British Popular Customs Present And Past - online book

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444                                 ST. THOMAS' DAY.                       [Dec. 21.
Up with the stocking and down with the shoe If you've got no apples money will do. The jug is white and the ale is brown, This is the best house in the town."
N. & Q. Ut S. vol. viii. p. 617.
Drake, in his Eboracum (1736, p. 217), gives the following account of a custom that once existed at York on St. Thomas's Day, which he says he obtained from a manuscript that fell into his hands. "William the Conqueror, in the third year of his reign (on St. Thomas's Day), laid siege to the city of York, but finding himself unable, either by policy or strength, to gain it, raised the siege, which he had no sooner done, but by accident he met with two fryers at a place called Skelton, not far from York, and had been to seek reliefe from their fellows and themselves against Christmas : the one having a wallet full of victualls and a shoulder of mutton in his hand, with two great cakes hanging about his neck; the other having bottles of ale, with provisions, likewise of beife and mutton in his wallett. The king, knowing their poverty and condition, thought they might be serviceable to him towards the attaining York, wherefore (being accompanied with Sir George Fothergill, general of the field, a Norman born), he gave them money, and withall a promise, that if they would lett him and his soldiers into their priory at a time appointed, he would not only rebuild their priory, but indowe it likewise with large revenues and ample privileges. The fryers easily consented and the conqueror as soon sent back his army, which, that night, according to agreement, were let into the priory by the two fryers, by which they immediately made themselves masters of all York; after which Sir Eobert Clifford, who was governor thereof, was so far from being blamed by the conqueror for his stout defence made the preceding days, that he was highly esteemed and rewarded for his valour, being created Lord Clifford and there knighted, with the four magistrates then in office, viz., Horongate, Talbot (who after came to be Lord Talbott), Lassells, and Erringham.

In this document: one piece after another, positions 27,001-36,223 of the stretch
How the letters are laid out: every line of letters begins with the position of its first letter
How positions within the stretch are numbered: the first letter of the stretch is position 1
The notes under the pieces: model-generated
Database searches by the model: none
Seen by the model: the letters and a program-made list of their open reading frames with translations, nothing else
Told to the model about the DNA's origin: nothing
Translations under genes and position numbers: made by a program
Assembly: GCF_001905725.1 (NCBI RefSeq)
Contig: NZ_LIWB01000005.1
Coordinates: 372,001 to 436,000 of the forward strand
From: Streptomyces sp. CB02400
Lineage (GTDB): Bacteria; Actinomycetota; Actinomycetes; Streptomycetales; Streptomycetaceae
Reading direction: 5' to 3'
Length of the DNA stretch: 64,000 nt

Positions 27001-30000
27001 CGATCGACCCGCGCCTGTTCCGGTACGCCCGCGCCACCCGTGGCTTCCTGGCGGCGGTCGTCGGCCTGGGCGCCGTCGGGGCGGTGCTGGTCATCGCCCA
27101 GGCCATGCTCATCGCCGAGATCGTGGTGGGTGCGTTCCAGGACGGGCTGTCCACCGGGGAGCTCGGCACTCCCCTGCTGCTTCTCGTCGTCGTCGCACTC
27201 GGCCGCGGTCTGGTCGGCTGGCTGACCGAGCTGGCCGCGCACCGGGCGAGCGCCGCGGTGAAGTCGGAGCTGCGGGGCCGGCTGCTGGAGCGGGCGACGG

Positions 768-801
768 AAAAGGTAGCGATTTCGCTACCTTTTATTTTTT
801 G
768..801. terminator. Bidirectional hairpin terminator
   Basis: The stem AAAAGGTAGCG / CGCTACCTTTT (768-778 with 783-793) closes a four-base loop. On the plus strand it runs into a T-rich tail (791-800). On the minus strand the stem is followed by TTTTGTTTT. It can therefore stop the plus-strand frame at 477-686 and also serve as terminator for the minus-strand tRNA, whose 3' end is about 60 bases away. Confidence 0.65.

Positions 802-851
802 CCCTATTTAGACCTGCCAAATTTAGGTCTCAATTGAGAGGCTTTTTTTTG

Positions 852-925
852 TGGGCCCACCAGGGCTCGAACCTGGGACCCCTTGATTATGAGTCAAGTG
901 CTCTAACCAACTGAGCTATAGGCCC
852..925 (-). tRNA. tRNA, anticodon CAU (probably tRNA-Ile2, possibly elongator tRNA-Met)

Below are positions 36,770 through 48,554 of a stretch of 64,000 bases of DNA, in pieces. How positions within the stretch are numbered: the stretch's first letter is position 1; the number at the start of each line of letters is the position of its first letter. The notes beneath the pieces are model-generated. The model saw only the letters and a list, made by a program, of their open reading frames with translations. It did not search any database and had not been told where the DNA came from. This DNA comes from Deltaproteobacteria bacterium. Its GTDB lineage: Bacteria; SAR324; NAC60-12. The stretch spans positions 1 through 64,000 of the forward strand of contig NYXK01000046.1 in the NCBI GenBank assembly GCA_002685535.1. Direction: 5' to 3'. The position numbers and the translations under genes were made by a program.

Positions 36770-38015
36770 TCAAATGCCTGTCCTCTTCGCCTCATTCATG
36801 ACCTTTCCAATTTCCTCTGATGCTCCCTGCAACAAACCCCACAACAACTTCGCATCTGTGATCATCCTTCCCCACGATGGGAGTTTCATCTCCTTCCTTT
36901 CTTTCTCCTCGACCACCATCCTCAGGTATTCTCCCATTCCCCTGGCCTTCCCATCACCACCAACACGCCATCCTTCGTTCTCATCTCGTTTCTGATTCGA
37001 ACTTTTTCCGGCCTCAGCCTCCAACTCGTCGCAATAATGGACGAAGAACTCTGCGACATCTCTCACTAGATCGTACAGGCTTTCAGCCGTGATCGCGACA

The arms of the city of York at that time was, argent, a
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